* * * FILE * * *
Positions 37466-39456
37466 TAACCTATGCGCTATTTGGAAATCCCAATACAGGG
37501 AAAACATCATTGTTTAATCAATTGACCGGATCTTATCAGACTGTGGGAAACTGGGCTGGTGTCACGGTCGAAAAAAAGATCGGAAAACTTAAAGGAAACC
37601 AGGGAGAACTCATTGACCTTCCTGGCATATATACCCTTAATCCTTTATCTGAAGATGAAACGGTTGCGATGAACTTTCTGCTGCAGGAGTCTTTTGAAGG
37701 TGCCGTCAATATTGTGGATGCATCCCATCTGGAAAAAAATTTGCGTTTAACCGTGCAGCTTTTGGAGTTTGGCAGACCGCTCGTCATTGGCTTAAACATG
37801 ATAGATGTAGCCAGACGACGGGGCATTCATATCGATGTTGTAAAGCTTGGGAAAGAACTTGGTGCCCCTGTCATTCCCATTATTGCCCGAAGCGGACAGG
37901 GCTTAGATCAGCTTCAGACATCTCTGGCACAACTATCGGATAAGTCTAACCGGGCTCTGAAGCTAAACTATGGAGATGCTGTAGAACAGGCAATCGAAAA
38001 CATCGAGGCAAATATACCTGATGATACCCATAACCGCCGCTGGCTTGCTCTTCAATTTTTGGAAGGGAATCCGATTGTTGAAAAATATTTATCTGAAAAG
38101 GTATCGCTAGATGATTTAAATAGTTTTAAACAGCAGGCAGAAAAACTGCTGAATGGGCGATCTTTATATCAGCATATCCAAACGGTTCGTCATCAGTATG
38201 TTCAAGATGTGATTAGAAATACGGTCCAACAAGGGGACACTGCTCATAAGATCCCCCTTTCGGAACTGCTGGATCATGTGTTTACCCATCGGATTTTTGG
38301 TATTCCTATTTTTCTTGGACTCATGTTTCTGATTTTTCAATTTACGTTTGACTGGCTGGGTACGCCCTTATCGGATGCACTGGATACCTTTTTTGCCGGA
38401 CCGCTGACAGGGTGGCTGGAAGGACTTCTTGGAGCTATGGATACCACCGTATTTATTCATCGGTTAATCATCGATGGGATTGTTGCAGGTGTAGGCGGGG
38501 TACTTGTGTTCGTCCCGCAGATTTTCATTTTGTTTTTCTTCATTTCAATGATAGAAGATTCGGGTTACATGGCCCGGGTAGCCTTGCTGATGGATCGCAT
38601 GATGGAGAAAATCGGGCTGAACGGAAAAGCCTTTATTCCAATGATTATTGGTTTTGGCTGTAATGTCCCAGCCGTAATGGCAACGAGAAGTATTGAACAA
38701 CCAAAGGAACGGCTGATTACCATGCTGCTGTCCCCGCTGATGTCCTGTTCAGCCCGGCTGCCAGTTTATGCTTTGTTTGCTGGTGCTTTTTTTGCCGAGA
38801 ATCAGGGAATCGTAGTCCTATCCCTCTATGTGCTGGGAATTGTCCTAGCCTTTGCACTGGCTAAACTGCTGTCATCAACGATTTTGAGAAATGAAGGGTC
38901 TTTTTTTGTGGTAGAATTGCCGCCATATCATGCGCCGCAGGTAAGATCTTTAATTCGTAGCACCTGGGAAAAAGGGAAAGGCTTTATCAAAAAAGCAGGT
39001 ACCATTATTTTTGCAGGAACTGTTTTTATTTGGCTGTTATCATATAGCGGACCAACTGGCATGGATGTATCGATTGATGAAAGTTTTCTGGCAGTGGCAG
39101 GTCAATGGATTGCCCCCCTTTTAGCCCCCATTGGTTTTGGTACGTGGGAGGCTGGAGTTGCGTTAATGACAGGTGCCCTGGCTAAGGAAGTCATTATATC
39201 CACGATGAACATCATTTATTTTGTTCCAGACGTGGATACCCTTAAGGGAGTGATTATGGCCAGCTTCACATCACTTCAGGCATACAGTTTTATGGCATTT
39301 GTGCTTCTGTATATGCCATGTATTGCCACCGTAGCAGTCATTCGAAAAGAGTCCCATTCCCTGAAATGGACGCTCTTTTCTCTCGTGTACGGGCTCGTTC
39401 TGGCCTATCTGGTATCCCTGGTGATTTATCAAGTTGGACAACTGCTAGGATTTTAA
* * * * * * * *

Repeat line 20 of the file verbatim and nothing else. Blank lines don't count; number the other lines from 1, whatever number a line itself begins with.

39201 CACGATGAACATCATTTATTTTGTTCCAGACGTGGATACCCTTAAGGGAGTGATTATGGCCAGCTTCACATCACTTCAGGCATACAGTTTTATGGCATTT